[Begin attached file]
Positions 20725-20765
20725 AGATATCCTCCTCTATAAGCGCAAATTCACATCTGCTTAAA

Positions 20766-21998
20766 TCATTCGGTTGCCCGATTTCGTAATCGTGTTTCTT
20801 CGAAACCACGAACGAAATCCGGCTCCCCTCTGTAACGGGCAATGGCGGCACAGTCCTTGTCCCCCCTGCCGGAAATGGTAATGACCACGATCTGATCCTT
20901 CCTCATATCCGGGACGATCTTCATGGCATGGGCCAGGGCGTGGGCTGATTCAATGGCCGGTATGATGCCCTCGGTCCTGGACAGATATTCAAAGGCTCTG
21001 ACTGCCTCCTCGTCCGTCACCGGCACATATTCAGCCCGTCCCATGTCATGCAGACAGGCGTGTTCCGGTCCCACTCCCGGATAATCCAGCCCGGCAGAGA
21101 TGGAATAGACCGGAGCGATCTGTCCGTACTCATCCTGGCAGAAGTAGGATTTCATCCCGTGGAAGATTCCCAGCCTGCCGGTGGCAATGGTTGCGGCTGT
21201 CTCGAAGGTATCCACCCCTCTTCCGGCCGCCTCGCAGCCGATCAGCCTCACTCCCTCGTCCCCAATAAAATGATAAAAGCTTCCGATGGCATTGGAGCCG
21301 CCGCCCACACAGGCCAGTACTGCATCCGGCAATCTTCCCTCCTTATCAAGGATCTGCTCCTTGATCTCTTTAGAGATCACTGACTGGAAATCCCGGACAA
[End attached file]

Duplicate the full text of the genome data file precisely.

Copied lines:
Positions 20725-20765
20725 AGATATCCTCCTCTATAAGCGCAAATTCACATCTGCTTAAA

Positions 20766-21998
20766 TCATTCGGTTGCCCGATTTCGTAATCGTGTTTCTT
20801 CGAAACCACGAACGAAATCCGGCTCCCCTCTGTAACGGGCAATGGCGGCACAGTCCTTGTCCCCCCTGCCGGAAATGGTAATGACCACGATCTGATCCTT
20901 CCTCATATCCGGGACGATCTTCATGGCATGGGCCAGGGCGTGGGCTGATTCAATGGCCGGTATGATGCCCTCGGTCCTGGACAGATATTCAAAGGCTCTG
21001 ACTGCCTCCTCGTCCGTCACCGGCACATATTCAGCCCGTCCCATGTCATGCAGACAGGCGTGTTCCGGTCCCACTCCCGGATAATCCAGCCCGGCAGAGA
21101 TGGAATAGACCGGAGCGATCTGTCCGTACTCATCCTGGCAGAAGTAGGATTTCATCCCGTGGAAGATTCCCAGCCTGCCGGTGGCAATGGTTGCGGCTGT
21201 CTCGAAGGTATCCACCCCTCTTCCGGCCGCCTCGCAGCCGATCAGCCTCACTCCCTCGTCCCCAATAAAATGATAAAAGCTTCCGATGGCATTGGAGCCG
21301 CCGCCCACACAGGCCAGTACTGCATCCGGCAATCTTCCCTCCTTATCAAGGATCTGCTCCTTGATCTCTTTAGAGATCACTGACTGGAAATCCCGGACAA